Fake Elder Scrolls Online Devs Run PlayStation Phishing Scam – Experts’ Comments

Scammers are masquerading as The Elder Scrolls Online developers and sending Playstation private messages that state your account will be banned if you do not provide your login credentials within 15 minutes, Bleeping Computer reported.

Experts Comments

December 11, 2019
David Kennefick
Product Architect
edgescan
Like any targeted phishing attempt, there are unfortunately a small percentage of folks that will fall for this. There are a few indicators of a phishing attempt that are useful to check for: Capitalisation of 'Account' & 'Services' and words such as 'Account Ban,' which are used for emphasis to make users think of the worst case scenario. Asking for private details. If a service asks you for your username and password, as well as any other potentially important information that may be used.....Read More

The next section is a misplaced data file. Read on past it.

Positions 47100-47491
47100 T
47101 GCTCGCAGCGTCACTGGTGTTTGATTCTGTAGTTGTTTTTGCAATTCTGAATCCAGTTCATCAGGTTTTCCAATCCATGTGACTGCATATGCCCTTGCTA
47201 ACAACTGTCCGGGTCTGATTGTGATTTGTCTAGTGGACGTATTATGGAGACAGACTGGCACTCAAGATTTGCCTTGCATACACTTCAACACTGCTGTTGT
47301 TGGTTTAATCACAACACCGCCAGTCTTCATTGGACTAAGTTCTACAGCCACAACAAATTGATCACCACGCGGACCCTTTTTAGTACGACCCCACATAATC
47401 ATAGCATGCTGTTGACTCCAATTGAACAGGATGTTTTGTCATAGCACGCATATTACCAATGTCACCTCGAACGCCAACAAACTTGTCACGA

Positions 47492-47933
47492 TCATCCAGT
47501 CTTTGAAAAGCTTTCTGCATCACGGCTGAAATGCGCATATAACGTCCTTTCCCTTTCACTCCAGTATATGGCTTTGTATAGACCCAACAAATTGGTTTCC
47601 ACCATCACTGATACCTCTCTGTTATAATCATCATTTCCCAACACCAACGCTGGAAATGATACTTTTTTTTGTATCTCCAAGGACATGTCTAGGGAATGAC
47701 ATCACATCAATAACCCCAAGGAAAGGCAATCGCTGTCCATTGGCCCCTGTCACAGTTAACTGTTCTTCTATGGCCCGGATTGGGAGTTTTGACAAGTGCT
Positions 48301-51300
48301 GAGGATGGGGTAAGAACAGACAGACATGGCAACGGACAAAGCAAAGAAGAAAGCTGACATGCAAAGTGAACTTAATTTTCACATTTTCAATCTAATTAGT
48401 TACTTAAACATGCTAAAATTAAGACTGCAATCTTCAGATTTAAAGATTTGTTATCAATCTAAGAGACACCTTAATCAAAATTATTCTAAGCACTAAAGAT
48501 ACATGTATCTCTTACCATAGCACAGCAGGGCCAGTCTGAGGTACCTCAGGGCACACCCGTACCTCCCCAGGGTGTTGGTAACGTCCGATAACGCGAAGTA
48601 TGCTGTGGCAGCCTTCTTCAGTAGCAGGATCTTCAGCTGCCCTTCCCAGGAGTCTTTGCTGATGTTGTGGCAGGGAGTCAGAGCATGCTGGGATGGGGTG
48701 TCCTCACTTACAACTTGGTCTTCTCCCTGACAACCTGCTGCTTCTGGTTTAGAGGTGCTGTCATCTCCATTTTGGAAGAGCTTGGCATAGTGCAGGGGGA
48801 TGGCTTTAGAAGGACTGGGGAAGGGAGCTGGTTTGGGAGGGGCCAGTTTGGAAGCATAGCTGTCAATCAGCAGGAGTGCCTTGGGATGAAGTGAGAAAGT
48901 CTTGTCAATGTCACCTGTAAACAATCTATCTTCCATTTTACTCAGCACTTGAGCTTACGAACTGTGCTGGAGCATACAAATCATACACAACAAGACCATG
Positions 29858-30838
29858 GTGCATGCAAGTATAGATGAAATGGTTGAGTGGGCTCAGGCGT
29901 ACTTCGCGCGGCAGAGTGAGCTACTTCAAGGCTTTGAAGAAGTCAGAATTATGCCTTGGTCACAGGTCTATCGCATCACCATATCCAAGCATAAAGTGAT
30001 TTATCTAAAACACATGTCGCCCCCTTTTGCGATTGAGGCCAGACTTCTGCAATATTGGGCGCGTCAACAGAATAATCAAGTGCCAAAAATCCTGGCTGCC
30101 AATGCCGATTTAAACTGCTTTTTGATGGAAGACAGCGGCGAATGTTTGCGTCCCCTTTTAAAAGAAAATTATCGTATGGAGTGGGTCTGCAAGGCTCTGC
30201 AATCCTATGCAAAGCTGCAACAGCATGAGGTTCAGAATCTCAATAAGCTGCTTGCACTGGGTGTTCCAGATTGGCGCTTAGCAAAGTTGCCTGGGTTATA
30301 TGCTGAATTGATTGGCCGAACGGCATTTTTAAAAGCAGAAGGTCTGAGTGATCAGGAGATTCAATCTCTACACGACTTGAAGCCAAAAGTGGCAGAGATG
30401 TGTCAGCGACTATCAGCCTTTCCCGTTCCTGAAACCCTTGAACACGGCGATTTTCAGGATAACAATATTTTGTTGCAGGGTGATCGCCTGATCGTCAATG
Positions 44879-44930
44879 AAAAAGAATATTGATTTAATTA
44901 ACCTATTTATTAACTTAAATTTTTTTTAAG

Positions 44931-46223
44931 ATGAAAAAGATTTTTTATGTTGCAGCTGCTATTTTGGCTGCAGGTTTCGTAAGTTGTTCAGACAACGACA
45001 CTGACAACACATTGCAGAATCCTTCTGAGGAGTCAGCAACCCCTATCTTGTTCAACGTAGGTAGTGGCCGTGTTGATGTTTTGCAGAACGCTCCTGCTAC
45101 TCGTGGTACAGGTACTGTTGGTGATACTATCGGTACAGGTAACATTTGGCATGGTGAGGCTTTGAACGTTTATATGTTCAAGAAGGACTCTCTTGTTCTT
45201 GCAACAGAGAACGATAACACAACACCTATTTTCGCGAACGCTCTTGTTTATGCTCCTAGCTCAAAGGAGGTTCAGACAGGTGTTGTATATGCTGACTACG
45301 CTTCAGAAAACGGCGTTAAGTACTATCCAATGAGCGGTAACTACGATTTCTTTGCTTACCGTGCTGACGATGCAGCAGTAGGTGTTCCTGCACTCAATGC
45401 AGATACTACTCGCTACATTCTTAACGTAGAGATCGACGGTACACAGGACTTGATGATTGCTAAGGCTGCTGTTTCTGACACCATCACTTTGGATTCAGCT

Like any targeted phishing attempt, there are unfortunately a small percentage of folks that will fall for this. There are a few indicators of a phishing attempt that are useful to check for: Capitalisation of 'Account' & 'Services' and words such as 'Account Ban,' which are used for emphasis to make users think of the worst case scenario. Asking for private details. If a service asks you for your username and password, as well as any other potentially important information that may be used to validate/verify identity, you should be suspicious. In this situation, always consider who instigated the conversation. Putting a timeline on a response. With an attacker saying you only have 15 minutes to respond, they are hoping that you will respond instinctively, rather than take the time to think about a potential threat. This particular campaign reads like a template for phishing attacks. You can swap out ‘Account’ with ‘bank account’/’service account’/’profile’/’system’/’payroll system’ and the remainder of the text will still be suitable. Stick a logo on it and it will look legitimate to somebody. Phishing is a numbers game, where criminals hope to get their message on as many screens as possible.  Read Less
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